Concorde and the Legacy Money

The current F1 Concorde Agreement is the commercial contract under which the teams agree on the prize structure and revenue division.

Ferrari is the most recognisable and most valuable team in Formula One.

Ferrari currently benefits from extra income due to its historical significance to F1.

This additional payment is notable; it equals 5% of the underlying profits from the FIA.

In 2023, the FIA profits were more than $3 billion, and F1 teams received a 45% share.

Ferrari also receives a share of the $100 million Constructors’ Championship Bonus.

As one of the top 3 teams, Ferrari gets a minimum of $30 million from this fund.

Combined, these two payments mean Ferrari gets a significant wedge in prize money from F1 before a single race begins, far more than any other team.

Understandably, these additional payments are controversial; they offend the general principle of equitable payment based on performance.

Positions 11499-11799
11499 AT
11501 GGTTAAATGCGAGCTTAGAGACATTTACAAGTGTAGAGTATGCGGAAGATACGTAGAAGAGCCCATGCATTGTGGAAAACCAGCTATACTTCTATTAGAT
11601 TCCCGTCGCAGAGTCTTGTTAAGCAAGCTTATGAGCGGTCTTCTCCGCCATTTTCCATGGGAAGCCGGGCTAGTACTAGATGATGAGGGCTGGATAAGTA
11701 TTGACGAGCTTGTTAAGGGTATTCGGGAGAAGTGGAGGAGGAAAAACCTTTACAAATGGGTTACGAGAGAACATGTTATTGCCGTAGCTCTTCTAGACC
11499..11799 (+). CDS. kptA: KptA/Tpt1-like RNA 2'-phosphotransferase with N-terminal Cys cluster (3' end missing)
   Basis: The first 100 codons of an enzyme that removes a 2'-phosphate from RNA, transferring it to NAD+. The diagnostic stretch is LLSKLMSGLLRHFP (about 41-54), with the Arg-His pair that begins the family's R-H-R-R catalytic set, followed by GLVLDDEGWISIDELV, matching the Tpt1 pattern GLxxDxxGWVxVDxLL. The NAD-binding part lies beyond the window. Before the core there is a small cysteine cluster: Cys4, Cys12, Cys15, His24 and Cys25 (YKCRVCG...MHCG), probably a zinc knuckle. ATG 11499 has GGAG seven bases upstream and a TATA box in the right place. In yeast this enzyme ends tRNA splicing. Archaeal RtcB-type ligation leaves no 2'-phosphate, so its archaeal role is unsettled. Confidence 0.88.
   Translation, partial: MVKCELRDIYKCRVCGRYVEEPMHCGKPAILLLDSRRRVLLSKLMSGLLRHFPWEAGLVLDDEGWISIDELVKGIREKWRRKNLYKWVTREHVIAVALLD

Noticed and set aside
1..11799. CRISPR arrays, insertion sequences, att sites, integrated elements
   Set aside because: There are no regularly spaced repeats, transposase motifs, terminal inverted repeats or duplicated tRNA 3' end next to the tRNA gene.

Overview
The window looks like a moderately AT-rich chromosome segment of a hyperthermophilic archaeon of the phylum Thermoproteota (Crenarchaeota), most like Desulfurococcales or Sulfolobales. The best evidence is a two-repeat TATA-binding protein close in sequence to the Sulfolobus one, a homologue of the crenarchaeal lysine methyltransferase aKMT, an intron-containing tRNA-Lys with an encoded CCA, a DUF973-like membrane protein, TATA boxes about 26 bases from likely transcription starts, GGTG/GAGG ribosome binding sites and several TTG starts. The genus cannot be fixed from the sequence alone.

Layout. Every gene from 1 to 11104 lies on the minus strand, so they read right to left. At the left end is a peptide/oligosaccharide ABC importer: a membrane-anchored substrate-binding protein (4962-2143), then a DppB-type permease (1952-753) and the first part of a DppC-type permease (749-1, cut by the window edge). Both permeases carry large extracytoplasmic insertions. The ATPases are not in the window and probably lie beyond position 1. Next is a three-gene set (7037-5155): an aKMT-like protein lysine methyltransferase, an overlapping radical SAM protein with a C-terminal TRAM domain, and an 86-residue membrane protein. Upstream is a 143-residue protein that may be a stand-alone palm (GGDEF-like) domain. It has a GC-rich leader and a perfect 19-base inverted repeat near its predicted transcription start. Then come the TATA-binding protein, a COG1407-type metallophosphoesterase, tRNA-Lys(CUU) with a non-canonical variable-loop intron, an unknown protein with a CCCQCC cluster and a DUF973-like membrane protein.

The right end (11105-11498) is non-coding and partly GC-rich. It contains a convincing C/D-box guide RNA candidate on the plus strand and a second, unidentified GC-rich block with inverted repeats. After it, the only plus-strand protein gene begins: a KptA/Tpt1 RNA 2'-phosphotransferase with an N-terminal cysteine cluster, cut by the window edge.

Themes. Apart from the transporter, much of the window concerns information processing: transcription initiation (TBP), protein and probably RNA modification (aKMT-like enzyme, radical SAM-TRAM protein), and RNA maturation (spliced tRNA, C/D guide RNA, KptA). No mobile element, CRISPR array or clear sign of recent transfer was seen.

Critics say these payments create an uneven playing field.

Other teams commented that the overall prize fund was therefore reduced. Potentially de-motivating them.

On the other hand, Ferrari is the oldest and most historic team in Formula One.

The payments recognise their heritage and importance to the F1 brand value.

Ferrari’s involvement is pivotal to the sport’s marketability.

In addition, Ferrari has threatened to leave the circus if the payments are removed.

In theory, any team that achieves a specific longevity would also qualify for a heritage payment.

Although the legacy payment is significant, it does not directly increase the amount that can be spent on the imposed cost cap.

Despite not directly increasing Ferrari’s cost cap allowance, the profitable legacy payments provide them a unique fiscal advantage that other teams lack.

‘Ferrari’s legacy payments: making nostalgia the most lucrative lap on the circuit’

✺ Comments and views regarding the Legacy Payments are welcome.